As promised, I wanted to take a second to talk about Requests for Information (RFI) from the government. In an effort to curb spending, the government may begin to use these gems a little more.
Normally, an RFI solicits input from the general public and contractors on certain things they are doing – like access to federally-funded research results. In these requests, there is little to gain for the government except feedback on what they are attempting to do and gain some guidance in planning how to implement a rule or project. Pretty mundane, but also very helpful for the government to use.
Then, there is the detailed RFI that wants to know about “Technical Exploitation Support“. For these items, an interested party (presumably a contractor) will put together what is tantamount to the Technical Volume of a proposal and submit it to the government. Then, the government can decide to move forward on a contract solicitation or to do it themselves. Technical Specifications = SOLVED. Program Management = Seeded. Internal Innovation = Begun.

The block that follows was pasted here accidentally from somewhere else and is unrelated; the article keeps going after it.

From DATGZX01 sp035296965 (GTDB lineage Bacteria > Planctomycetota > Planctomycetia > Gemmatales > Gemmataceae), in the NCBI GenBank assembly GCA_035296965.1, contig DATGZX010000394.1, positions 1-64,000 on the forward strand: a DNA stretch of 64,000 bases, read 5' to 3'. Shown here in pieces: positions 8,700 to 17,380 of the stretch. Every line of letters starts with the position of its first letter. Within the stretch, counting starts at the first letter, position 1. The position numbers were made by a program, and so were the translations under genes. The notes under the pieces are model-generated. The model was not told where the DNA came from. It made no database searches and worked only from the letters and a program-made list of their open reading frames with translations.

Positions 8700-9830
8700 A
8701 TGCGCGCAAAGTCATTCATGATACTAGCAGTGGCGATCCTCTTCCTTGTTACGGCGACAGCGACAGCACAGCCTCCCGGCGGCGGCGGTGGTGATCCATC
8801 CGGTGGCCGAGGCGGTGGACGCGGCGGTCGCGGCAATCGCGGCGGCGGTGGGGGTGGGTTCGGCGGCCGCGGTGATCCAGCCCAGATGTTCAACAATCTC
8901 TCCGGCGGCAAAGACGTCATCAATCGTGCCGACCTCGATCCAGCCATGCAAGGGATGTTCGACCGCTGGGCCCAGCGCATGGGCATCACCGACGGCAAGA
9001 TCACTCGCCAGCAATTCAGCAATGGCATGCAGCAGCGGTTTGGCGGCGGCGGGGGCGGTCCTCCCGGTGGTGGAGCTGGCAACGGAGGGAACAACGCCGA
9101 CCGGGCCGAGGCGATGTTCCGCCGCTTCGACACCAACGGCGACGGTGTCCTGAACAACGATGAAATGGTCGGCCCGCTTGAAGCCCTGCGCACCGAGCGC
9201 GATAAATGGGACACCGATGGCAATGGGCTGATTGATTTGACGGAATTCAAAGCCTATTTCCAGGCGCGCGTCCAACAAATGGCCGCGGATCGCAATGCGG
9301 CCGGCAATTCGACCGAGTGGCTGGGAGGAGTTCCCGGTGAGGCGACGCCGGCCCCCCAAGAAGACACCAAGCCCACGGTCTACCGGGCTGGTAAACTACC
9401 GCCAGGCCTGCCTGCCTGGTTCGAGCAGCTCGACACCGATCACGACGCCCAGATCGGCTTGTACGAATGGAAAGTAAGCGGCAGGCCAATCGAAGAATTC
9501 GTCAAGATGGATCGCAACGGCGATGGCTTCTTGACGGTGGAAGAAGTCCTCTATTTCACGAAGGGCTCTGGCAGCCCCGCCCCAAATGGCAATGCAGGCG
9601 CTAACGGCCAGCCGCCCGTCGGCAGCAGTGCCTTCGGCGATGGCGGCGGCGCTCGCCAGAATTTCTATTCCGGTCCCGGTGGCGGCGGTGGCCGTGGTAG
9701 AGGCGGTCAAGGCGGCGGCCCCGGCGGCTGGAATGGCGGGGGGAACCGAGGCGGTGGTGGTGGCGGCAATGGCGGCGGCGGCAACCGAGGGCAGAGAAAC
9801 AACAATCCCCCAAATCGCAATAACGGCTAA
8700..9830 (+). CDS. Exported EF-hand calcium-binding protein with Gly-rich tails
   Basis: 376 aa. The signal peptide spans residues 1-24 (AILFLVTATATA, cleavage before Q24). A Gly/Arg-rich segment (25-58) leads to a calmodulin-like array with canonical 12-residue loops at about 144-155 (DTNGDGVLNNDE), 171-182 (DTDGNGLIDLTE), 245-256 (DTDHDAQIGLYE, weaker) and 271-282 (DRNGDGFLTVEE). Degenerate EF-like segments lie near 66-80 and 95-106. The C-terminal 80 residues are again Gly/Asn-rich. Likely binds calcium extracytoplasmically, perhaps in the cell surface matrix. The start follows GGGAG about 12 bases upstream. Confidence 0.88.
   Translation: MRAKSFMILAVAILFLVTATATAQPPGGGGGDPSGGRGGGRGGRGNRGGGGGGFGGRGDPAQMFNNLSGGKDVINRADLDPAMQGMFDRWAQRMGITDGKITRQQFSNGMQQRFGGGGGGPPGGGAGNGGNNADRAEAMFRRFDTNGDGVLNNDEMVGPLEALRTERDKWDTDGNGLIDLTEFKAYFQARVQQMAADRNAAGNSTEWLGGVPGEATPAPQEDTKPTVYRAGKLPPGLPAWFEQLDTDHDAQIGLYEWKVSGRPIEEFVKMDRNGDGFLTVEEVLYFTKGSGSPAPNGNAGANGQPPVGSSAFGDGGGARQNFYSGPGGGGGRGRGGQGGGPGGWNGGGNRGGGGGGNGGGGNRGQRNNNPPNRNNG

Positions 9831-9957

This is not to say that an RFI is a sneaky way to get free technical advice. How often have you come across an RFP with technical specifications that you just scratch your head on? I have seen some strange conglomerations of services on IT-related solicitations that probably would have benefited from an RFI response or two to narrow down the specs. (Especially when you are expected to talk about all of the items in the RFP within 25 pages).
All of this being said, as with any government request to the contractor world, be sure you know what is out there and what you are up against and what the outcome could be. To this end, have you ever checked the competition on a solicitation only to find another company that you know has the resources to stomp all over your best efforts? Keep pushing, but push with knowledge